Ocean Plastics & Recycling Solutions

The Plastic Problem

According to Plastic Bank,  on average, each person produces up to 4,200 single-use plastic bottles or 84kg worth of plastic waste each year. Going carbon neutral is a great practice, and reducing your plastic footprint is also a necessity, since plastic production and carbon emissions go hand in hand. The site even has a calculator to determine your personal plastic footprint and ways to get started to make a difference including analyzing your food and drink consumption, clothing (yes, fabrics contain small plastic particles), tech devices that you use, daily transportation (the average car contains more than 300 kg of plastic) and more.


Recycling Solutions

Companies like Ocean Works have committed to providing a marketplace for recycled plastics that have been turned into consumable raw materials for businesses to utilize instead of virgin, newly created plastics. The company processes hundreds of tons of plastic each year, removing it from the oceans and sources where it would have been otherwise disposed of and not reused.

Waste Free Oceans is an organization that “aims to reduce, reuse and ultimately recycle marine litter, mitigating the impact on both the environment and natural resources.” The organization not only strives to influence policy makers, but they are also responsible for collecting plastic waste from the oceans, partnering with recycling facilities and later companies that create new products from the recycled materials.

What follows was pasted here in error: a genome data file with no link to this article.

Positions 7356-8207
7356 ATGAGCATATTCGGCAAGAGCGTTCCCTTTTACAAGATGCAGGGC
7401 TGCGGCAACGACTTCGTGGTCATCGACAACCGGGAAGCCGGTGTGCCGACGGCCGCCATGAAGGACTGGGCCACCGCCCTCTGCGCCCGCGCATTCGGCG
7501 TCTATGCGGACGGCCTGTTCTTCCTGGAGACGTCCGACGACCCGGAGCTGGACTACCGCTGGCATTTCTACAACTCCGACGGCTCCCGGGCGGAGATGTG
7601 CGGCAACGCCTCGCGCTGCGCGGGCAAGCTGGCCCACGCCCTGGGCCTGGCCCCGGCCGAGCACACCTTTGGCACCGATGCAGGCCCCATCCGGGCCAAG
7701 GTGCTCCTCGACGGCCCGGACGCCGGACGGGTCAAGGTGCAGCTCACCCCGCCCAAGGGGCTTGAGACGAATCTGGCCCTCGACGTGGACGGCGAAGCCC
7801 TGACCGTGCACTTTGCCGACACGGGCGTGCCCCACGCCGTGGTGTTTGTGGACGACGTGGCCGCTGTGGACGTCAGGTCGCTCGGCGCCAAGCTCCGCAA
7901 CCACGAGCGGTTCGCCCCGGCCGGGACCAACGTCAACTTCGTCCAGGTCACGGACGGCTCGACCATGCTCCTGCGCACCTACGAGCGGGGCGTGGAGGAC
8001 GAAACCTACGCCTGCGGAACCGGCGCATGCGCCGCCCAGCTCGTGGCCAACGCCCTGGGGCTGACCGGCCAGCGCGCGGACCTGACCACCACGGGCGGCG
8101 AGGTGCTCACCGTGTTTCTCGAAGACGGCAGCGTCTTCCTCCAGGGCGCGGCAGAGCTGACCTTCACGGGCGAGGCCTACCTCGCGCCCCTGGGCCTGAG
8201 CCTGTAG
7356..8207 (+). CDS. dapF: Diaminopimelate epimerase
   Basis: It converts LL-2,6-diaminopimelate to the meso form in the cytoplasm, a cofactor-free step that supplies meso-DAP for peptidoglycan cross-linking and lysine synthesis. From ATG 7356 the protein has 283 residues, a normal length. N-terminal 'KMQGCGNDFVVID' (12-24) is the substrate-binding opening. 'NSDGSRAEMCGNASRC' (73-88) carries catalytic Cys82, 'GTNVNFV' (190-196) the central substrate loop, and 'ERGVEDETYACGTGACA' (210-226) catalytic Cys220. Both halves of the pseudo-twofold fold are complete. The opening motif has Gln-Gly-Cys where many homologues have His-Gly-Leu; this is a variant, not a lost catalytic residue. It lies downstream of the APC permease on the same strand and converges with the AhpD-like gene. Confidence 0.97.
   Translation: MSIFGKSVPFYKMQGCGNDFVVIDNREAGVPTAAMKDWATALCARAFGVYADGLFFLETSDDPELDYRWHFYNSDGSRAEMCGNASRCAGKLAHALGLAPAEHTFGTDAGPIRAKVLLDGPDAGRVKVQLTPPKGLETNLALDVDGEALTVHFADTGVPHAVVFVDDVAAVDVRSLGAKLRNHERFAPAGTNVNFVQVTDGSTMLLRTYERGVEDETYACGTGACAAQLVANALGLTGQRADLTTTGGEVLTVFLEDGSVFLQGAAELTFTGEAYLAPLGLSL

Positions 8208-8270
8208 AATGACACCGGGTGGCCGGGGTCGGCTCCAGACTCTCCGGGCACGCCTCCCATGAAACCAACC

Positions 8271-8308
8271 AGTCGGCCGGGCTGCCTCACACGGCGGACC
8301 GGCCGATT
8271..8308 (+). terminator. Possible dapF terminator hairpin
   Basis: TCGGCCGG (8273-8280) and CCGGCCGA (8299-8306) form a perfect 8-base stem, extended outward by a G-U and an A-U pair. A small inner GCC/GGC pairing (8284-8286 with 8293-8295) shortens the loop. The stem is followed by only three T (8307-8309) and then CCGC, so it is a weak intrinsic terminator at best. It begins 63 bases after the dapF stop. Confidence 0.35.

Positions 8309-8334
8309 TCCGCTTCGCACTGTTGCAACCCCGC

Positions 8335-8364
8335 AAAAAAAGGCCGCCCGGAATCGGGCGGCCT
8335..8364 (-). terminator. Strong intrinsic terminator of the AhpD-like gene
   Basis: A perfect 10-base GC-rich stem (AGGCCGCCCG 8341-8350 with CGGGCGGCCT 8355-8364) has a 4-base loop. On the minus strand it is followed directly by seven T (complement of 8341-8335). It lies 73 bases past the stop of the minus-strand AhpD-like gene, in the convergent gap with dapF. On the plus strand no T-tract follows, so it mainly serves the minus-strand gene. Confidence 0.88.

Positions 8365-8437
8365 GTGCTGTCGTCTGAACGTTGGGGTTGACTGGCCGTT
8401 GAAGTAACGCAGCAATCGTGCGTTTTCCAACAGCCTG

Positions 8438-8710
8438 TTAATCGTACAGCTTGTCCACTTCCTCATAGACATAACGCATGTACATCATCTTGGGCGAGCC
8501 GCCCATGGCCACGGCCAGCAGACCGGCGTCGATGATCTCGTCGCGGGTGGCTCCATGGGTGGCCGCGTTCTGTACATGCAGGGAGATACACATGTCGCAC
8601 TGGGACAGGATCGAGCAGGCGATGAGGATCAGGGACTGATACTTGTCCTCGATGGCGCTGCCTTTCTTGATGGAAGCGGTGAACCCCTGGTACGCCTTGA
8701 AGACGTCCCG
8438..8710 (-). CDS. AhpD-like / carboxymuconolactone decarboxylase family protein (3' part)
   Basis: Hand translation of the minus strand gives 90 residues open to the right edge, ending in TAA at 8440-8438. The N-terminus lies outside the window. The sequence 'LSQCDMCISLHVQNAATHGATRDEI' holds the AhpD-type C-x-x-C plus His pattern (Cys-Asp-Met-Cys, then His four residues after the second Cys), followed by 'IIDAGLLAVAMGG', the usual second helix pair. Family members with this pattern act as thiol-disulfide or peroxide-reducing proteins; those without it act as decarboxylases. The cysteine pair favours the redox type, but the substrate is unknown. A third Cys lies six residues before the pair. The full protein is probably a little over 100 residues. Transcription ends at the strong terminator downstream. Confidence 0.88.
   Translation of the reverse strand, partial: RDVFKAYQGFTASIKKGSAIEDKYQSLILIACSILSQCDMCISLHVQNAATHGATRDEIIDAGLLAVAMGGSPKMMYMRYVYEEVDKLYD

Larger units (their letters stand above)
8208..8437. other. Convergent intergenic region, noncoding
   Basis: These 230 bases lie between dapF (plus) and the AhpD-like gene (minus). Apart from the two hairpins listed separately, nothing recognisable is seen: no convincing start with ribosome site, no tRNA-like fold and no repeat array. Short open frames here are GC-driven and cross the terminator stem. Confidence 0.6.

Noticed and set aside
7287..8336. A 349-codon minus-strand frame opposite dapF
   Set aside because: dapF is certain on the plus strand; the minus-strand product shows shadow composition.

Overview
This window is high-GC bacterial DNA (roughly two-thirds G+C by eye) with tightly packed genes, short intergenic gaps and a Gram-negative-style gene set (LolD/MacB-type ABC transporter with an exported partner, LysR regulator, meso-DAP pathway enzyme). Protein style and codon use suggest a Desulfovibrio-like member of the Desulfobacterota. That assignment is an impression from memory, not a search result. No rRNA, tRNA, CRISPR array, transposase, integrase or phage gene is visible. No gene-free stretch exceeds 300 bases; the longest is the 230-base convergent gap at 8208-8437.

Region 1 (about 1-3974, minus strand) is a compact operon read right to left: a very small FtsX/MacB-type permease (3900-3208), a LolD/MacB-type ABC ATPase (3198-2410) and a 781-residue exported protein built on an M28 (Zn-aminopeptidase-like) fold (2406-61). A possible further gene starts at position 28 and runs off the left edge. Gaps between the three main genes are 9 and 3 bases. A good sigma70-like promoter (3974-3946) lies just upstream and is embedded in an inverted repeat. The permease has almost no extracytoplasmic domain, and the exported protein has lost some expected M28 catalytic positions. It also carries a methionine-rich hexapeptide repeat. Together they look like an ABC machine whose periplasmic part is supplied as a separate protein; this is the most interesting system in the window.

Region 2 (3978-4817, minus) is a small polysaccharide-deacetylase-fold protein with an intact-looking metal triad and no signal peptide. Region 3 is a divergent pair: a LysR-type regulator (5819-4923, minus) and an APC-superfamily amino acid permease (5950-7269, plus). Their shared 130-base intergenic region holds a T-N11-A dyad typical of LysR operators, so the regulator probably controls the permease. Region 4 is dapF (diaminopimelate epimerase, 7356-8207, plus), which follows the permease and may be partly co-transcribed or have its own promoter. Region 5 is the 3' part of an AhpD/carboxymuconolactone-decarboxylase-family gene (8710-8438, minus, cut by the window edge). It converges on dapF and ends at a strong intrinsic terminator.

Many purpose-driven businesses are aiming to recycle more and go as far as using recycled ocean plastics for their products, something that The Happy Labs is formulating for their upcoming new product launch. Brands like Ocean Bottle have a process where a portion of each sale goes directly to a community that can make money by collecting plastic waste in their area, to return for recycling.

Brands such as P&G are also utilizing ocean plastic  recycling for some of their product lines. According to this article, post-consumer-recycled or PCR beach plastic is being used for certain editions of shampoo bottles. It further elaborates that this sort of supply chain in collaboration with several other companies, creates an atmosphere of volunteers and businesses alike coming together to remove plastic from the environment.